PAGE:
With a four-fluke design, this anchor is highly popular with canoe and kayak users. It is available in 3lb, 5lb and 7lbs and has folding arms to enhance easy storage.

It comprises of three blades that cut through mud and water quickly for easy retrieval.

How To Anchor A Kayak In A River Using Fluke Anchor

Fluke Anchor for Kayak

Image of a fluke anchor. Photo Credits: Wholesale Marine

Also known as Danforth, this is a versatile anchor that works well in a wide range of bottoms. It would hold well in gravel and sand bottoms, but you are likely to encounter some resistance in rocky bottoms.

A fluke anchor is an excellent choice for fishing as well as leisure vessels.

Mushroom Anchor

As you may have guessed by now, this anchor is shaped like a mushroom and is ideal for muddy and weedy bottoms. It creates suction with the bottom, and it features drain holes that would allow for easy retrieval.

Additionally, it features a rubber coating that gives you silence even when you drag it on your vessel’s floor.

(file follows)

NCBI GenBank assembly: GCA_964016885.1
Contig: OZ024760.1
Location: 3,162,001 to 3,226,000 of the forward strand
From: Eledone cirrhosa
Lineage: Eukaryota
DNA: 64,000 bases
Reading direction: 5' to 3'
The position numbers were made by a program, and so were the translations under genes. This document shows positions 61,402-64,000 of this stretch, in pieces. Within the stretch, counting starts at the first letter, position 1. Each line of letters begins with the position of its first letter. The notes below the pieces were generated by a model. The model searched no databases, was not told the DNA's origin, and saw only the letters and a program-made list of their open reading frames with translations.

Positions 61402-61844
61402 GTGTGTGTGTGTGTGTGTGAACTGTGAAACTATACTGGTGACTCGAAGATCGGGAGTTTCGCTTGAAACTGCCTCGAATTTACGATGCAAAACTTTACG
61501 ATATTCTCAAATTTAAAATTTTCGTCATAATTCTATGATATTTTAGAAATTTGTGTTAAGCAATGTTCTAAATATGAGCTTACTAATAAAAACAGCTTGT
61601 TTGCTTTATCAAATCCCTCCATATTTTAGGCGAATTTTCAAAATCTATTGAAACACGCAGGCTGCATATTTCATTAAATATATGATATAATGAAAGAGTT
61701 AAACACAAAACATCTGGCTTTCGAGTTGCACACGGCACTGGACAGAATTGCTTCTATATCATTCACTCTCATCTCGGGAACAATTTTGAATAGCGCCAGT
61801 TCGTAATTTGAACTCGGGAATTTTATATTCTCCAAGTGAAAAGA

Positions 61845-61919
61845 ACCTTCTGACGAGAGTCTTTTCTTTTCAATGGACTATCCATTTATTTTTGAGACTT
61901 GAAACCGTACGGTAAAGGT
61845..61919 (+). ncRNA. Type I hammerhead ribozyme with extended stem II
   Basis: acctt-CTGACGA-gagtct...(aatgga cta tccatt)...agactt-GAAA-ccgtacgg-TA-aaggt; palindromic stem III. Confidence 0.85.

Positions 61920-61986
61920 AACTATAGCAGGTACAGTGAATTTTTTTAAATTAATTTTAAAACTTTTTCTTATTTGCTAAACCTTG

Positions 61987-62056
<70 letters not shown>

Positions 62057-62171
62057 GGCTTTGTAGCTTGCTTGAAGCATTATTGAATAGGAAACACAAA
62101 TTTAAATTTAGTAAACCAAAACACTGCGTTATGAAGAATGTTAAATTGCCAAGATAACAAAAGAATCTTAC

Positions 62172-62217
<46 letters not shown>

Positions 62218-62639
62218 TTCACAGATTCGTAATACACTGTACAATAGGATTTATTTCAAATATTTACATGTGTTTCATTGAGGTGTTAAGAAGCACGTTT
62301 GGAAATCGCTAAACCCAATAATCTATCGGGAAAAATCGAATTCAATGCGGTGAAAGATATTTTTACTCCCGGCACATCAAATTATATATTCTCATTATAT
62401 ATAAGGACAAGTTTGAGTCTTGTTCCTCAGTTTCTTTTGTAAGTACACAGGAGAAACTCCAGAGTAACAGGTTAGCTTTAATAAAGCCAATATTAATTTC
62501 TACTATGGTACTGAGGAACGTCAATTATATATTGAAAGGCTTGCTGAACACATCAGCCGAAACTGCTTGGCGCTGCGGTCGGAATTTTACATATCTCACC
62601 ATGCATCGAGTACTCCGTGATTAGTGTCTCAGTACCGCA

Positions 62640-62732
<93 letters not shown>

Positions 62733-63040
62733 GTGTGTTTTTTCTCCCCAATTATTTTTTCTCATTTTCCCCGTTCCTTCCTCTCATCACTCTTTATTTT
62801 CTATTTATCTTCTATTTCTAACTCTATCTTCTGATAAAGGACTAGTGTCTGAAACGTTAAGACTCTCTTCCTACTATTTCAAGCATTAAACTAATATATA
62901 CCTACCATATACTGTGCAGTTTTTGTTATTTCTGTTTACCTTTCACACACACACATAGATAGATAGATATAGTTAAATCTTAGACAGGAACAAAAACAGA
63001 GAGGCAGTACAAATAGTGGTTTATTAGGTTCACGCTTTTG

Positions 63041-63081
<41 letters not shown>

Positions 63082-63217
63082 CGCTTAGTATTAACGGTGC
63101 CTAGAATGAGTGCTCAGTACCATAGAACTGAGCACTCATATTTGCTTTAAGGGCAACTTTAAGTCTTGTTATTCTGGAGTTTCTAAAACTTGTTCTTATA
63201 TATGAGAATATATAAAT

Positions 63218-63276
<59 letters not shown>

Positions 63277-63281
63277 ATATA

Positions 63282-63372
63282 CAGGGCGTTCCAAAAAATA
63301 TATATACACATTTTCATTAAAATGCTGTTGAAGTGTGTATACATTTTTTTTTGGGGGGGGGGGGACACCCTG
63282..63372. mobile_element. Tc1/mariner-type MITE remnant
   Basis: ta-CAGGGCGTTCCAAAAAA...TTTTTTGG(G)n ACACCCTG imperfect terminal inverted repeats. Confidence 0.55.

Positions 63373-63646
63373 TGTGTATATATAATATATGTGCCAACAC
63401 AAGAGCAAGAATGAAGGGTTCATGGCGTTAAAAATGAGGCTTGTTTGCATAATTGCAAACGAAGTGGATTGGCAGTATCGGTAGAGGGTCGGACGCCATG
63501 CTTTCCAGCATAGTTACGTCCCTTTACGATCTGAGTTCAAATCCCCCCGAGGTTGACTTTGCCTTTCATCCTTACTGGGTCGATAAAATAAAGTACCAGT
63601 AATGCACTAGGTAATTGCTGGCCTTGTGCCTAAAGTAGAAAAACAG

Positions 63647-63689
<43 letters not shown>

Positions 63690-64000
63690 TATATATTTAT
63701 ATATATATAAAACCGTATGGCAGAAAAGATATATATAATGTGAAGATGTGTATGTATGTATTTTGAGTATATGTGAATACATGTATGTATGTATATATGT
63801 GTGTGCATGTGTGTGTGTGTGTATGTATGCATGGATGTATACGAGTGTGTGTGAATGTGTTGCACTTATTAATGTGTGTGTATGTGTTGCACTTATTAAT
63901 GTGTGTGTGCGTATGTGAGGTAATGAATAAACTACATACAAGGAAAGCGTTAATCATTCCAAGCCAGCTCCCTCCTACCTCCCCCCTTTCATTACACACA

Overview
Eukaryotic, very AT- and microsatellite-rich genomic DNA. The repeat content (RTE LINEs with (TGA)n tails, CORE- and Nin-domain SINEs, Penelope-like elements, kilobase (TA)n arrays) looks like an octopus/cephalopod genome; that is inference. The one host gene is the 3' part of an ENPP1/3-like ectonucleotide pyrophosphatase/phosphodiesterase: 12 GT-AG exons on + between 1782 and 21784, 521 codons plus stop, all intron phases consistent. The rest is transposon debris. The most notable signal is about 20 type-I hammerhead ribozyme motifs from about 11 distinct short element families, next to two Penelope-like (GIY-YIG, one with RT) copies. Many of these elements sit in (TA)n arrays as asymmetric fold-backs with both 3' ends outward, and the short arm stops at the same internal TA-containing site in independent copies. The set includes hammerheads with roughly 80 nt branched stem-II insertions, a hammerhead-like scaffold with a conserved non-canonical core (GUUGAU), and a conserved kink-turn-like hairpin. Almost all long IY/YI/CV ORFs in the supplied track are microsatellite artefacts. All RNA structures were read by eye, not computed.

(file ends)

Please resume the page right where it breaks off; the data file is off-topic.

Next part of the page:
Note that

Whenever you face strong currents, it would be wise to avoid using an anchor that is attached to the side of your vessel. This is because the vessel would be easily flipped over by the current and as a result, become flooded with water.

The result would be catastrophic.

One way to avoid this problem is through an anchor trolley or pole.

Anchor Poles

This pole is usually attached to the vessel, and once it hits the bottom after lowering, it should keep you in place. They are available from battery-powered and remote-controlled models to PVC and ordinary garden poles.

The main advantage with anchor poles is that they are easy to set up while the retrieval is straightforward as well. This allows you to move to a new location much faster.

Anchor Trolleys

This trolley would be convenient in anchoring your kayak in a river as it allows you to position your vessel towards or away from the wind. Further, if you intend to alter your positioning, all you need to do is to drop the anchor and then pull the available trolley cord.